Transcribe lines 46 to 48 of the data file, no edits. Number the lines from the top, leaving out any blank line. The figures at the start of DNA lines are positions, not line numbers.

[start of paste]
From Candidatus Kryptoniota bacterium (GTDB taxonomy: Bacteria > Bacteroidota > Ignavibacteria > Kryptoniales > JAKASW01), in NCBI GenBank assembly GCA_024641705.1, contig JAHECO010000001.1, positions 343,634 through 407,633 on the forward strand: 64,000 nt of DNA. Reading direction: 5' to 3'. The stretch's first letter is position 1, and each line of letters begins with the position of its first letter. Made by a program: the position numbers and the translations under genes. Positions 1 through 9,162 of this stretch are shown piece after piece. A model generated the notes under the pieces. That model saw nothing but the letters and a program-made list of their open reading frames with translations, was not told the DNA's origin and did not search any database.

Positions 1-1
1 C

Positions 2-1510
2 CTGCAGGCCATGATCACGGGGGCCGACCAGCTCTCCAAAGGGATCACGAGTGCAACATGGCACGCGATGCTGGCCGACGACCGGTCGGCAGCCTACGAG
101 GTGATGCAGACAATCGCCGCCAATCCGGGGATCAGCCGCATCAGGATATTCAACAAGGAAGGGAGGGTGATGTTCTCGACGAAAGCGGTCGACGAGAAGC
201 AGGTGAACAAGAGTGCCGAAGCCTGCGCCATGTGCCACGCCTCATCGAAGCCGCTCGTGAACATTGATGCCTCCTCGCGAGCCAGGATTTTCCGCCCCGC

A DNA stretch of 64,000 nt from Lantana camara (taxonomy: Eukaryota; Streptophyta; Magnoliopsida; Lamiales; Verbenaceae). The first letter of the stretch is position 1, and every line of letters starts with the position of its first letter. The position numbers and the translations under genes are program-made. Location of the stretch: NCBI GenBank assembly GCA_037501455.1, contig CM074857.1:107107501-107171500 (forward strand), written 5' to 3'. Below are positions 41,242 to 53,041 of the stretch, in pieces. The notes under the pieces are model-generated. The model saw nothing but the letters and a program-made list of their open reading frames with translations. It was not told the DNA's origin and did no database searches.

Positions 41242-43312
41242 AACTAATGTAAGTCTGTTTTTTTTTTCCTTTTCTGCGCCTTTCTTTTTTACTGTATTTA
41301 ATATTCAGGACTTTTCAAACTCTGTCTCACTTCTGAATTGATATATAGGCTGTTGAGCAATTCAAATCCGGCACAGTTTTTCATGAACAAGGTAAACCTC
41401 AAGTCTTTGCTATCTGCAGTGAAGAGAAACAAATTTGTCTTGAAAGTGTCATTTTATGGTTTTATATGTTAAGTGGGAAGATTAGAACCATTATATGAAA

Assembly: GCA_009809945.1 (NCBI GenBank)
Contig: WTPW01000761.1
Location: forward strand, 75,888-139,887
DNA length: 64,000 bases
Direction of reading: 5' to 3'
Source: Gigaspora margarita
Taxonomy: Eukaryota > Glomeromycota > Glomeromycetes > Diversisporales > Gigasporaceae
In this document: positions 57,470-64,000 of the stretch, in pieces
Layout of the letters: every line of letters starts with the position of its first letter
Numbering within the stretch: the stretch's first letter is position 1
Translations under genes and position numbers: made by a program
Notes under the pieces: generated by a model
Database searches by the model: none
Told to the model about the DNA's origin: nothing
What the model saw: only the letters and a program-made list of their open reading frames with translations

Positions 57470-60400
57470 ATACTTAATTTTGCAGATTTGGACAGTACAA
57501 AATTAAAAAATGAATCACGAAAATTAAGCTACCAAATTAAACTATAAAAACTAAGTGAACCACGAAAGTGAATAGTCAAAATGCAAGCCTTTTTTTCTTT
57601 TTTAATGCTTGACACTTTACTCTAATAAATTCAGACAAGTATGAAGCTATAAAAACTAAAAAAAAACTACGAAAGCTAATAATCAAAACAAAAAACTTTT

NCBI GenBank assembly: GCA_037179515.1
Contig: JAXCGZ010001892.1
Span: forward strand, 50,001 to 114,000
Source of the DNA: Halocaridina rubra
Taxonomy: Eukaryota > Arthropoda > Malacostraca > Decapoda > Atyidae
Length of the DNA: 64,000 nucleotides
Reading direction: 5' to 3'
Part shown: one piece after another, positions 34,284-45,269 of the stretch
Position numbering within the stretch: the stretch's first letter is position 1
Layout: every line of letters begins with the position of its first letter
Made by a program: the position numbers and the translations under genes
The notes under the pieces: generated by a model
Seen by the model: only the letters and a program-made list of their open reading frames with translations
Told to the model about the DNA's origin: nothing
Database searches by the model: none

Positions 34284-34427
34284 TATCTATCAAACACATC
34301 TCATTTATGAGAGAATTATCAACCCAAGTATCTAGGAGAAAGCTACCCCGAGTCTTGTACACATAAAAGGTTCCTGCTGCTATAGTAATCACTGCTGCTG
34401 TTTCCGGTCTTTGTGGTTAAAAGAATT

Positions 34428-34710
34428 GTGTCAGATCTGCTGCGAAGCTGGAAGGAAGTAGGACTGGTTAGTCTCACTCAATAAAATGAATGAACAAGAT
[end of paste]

Database searches by the model: none

Positions 34284-34427
34284 TATCTATCAAACACATC